The ever-growing coastal population is placing an increasing burden on the natural processes of the coastal environment. Fisheries are declining (Jackson et al., 2001), and there is increasing concern about sewage con-
tamination of recreational beaches (Griffin et al., 2001), fertilizer runoff (Frink et al., 1999), toxic dinoflagellates (Burkholder and Glasgow, 2001), and diseases of coral reefs (Richardson, 1998) and other organisms (Harvell et al., 1999). These are not minor concerns. Outbreaks of harmful algal blooms, such as the toxic Pfiesteria in North Carolina and then the Chesapeake Bay in the late 1990s, caused near hysteria in the press (Magnien, 2001). In spite of substantial efforts, controversy still exists over what causes these outbreaks, although excess inorganic nutrients in the water seem to play a role (National Science and Technology Council, 2000). Such outbreaks have substantial costs both to individuals, such as fishermen, and to communities (Anderson et al., 2000). Preventing these acute events in a cost-effective manner would have many benefits. If they cannot be totally prevented, it would be appropriate to develop control strategies to minimize their longevity. One possibility is that harmful algal blooms are controlled by trace elements in the water (Anderson and Garrison, 1997). Manipulating these elements might be a cost-effective tool, but this possibility needs additional investigation before it can be seriously addressed. Alternatively, it might be possible to biocontrol some organisms by adding specific pathogens when a bloom has become established. For example, a virus has been isolated that is apparently capable of controlling the brown-tide microalga Aureococcus (Milligan and Cosper, 1994).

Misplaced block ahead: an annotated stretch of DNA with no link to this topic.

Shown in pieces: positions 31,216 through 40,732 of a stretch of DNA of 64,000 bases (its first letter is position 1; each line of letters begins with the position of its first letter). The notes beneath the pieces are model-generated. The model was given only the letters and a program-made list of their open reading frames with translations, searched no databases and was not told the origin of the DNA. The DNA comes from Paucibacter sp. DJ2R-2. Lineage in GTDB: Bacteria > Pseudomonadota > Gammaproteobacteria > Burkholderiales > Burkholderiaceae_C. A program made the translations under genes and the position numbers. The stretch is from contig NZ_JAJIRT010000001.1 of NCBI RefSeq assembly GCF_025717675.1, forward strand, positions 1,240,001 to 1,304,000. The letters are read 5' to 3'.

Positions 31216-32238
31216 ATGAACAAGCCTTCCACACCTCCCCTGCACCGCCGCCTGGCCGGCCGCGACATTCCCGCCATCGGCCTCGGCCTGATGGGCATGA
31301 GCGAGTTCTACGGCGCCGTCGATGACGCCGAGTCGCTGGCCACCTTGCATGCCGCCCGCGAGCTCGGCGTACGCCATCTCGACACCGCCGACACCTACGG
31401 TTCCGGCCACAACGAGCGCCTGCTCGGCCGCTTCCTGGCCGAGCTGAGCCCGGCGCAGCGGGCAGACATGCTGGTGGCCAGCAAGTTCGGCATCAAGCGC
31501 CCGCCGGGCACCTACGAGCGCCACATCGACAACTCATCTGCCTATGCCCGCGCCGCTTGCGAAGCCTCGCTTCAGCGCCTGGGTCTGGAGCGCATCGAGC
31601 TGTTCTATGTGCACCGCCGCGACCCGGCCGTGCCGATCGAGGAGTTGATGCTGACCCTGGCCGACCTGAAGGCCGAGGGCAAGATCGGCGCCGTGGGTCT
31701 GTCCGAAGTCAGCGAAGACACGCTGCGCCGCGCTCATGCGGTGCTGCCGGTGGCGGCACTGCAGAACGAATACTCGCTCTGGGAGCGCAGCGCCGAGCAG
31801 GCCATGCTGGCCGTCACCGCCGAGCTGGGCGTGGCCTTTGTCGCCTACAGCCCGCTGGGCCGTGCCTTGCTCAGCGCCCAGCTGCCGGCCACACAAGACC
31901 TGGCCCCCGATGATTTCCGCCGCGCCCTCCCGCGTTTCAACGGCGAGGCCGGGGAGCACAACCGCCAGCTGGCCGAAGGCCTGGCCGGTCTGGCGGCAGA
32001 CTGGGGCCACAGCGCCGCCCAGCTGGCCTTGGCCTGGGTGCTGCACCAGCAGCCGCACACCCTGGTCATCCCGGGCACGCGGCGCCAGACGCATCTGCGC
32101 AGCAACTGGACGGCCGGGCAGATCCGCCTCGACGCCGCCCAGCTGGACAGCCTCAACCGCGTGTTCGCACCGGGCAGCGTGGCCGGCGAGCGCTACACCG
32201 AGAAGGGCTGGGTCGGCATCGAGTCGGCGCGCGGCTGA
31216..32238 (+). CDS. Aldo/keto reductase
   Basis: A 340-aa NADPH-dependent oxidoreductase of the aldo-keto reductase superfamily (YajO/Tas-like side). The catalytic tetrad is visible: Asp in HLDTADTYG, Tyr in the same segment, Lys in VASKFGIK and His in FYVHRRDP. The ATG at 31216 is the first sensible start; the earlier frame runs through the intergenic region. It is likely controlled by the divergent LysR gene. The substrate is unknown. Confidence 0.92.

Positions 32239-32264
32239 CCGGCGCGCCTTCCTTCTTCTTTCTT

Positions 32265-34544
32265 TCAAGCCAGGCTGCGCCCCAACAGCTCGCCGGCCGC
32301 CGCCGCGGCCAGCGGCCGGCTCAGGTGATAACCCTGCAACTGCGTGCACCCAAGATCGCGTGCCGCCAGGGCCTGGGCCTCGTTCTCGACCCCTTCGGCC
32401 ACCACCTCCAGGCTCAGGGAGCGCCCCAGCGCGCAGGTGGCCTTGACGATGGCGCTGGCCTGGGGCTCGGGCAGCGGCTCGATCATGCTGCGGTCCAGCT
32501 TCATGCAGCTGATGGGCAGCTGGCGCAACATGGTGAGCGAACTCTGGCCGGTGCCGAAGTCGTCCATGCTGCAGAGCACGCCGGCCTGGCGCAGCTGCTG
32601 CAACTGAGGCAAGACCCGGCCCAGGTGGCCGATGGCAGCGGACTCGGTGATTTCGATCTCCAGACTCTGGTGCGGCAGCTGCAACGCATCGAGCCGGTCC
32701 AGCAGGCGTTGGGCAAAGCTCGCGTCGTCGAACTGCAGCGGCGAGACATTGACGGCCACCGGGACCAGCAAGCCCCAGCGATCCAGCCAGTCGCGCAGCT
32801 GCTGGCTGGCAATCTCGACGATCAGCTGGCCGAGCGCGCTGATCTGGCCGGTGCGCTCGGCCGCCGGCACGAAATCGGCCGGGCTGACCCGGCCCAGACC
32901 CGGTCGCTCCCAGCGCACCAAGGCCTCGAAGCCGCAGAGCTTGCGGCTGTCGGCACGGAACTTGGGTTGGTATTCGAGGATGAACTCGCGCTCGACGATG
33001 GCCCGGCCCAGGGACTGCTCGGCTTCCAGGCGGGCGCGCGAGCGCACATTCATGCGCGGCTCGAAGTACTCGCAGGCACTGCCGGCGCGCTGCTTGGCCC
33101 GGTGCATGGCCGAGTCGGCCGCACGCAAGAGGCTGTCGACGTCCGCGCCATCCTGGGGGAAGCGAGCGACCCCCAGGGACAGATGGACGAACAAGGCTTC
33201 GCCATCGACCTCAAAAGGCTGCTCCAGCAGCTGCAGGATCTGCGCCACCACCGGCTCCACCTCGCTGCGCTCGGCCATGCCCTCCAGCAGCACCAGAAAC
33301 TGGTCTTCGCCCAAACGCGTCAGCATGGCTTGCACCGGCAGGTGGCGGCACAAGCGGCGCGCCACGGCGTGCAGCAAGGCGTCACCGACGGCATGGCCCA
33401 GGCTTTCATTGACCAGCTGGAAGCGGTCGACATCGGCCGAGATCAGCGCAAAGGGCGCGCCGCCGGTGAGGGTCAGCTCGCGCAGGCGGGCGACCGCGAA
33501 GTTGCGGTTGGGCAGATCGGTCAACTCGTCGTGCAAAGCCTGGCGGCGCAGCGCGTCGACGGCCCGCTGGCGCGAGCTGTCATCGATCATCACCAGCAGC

Healthy marine environments, especially coral reefs, have substantial economic benefits for local communities (e.g., Hundloe, 1990). Tourism, possibly one of the world’s largest industries, often relies on a healthy coral ecosystem to attract customers. Yet healthy marine environments seem to be declining around all our coasts. At times, this is clearly due to damage from development, perhaps because of increased nutrients or increased silt in the water. In other cases, the decline is attributed to disease, although very few of the diseases of marine organisms have been correlated with a specific pathogen (Richardson et al., 1997; Richardson, 1998; Harvell et al., 1999). Thus, at present it is difficult to be sure how widespread these diseases are, whether putative causative organisms are indeed responsible for disease, or whether the organisms exploit certain environmental conditions at different times or in different places.
Marine biotechnology, and particularly the development of new techniques in genomics and proteomics, offers the potential for exquisitely sensitive diagnostic tests to clearly identify the initial outbreaks of toxic organisms, discover their distribution in estuaries and oceans, and perhaps help to identify biocontrol agents. Similarly, these techniques could reliably
detect the causative agents of many of the diseases that are afflicting coral reefs and other environments (Figure 1). In turn, it might be possible to diagnose some of the conditions that predispose ecological systems to outbreaks of toxic organisms and diseases and thereby protect vital estuarine and marine resources.